Leading article: Egypt's elections leave its divisions unresolved


Related Topics

The results of the first round of Egypt's presidential election are at once hugely positive, and hugely negative.

They are hugely positive because they show that by far the biggest of the Arab Spring countries has more or less successfully embraced the democratic process. Some 16 months after the overthrow of Hosni Mubarak, Egypt has elected a lower house of parliament and looks set to elect a President.

Despite periodic doom-mongering and a few localised clashes, the country has not descended into violence, nor have the elections been discredited by widespread violations. Not everything has been perfect, but the process has been cleaner and better organised than many anticipated. It is to be hoped that this impression is not contradicted by anything that might come to pass before the run-off next month.

It is here, in the choice produced by the first round of voting, that the hugely negative assessment comes in. When the crowds of mainly young protesters took to the streets in January 2011, there was a spirit of enormous optimism and excitement in a new start. Tahrir Square became the emblem for the change promising to sweep across the Arab world. That the revolution triggered a mercifully brief civil war in Libya and now appears to have stalled, with much bloodshed, in Syria does not diminish what has been achieved, mostly peacefully, in Egypt.

What is regrettable is the way this young, generally moderate and secular swathe of society has largely vanished from view. As in so many revolutions, the forces that created it have split. The effect is to leave Egyptian voters with the very same polarised alternatives that helped fuel the uprising in the first place: on the one hand is the Muslim Brotherhood, formerly banned from politics; and on the other, the forces of conservative and secular patriotism represented by the Mubarak clan.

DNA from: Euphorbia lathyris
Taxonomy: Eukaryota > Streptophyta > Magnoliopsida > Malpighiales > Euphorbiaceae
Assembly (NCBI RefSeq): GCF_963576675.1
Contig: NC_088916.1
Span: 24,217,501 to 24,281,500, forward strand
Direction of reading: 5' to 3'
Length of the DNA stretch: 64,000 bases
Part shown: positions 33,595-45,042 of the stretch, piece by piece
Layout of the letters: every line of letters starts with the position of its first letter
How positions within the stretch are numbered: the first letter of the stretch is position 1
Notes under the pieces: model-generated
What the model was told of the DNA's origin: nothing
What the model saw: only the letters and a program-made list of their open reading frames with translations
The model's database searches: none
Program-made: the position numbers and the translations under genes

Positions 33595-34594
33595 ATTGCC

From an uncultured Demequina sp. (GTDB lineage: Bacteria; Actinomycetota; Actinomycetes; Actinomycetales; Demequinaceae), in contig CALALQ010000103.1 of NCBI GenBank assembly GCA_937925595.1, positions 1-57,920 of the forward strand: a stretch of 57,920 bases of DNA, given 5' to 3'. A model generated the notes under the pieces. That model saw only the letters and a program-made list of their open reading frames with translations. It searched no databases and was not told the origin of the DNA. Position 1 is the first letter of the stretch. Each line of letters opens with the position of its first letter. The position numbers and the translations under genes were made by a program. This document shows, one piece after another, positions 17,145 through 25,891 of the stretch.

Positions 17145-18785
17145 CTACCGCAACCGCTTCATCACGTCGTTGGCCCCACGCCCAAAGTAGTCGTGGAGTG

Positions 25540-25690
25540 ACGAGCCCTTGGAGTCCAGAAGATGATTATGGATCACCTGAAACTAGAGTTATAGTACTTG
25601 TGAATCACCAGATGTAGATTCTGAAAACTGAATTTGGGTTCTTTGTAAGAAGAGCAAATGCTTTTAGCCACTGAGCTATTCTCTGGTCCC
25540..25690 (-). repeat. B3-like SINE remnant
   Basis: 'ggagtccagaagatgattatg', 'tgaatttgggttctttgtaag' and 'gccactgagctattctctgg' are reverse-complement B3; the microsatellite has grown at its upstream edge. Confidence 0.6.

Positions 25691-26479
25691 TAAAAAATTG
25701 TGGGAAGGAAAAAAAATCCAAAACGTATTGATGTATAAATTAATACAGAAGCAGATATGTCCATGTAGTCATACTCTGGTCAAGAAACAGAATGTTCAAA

The two names on the ballot paper on 17 June will be those of Mohamed Morsi of the Freedom and Justice Party – the political wing of the Muslim Brotherhood – and Ahmed Shafik, the ousted President's last Prime Minister. The forces that made the revolution were too fragmented to produce a second-round contender.

All is not lost. Neither candidate can win only by consolidating his own constituency. They must both seek to appeal more widely. Mr Morsi has his eyes set on the more conservative Muslims, whose favoured candidates did unexpectedly well in parliamentary elections. Mr Shafik, to his credit, is pitching for the votes, among others, of the young revolutionaries. But he faces several obstacles, among them his close association with the Mubaraks and the military, which tends to obscure the reputation for competence he built up as air force chief and then Civil Aviation Minister in the early 2000s.

An even greater handicap might prove to be the disappointment and disaffection now felt by younger voters. Although queues built up at many polling stations, the first-round turnout was lower than had been hoped, and could fall below 50 per cent in the second. Questions might then be asked about the new President's credibility, and the extent to which he will be able to fulfil his mandate.

This is not to underestimate what has happened in Egypt. An orderly and genuinely contested election for President is a considerable achievement in itself. But if its democracy is to grow sturdy roots, Egypt needs a leader who can command respect across its political and religious divides.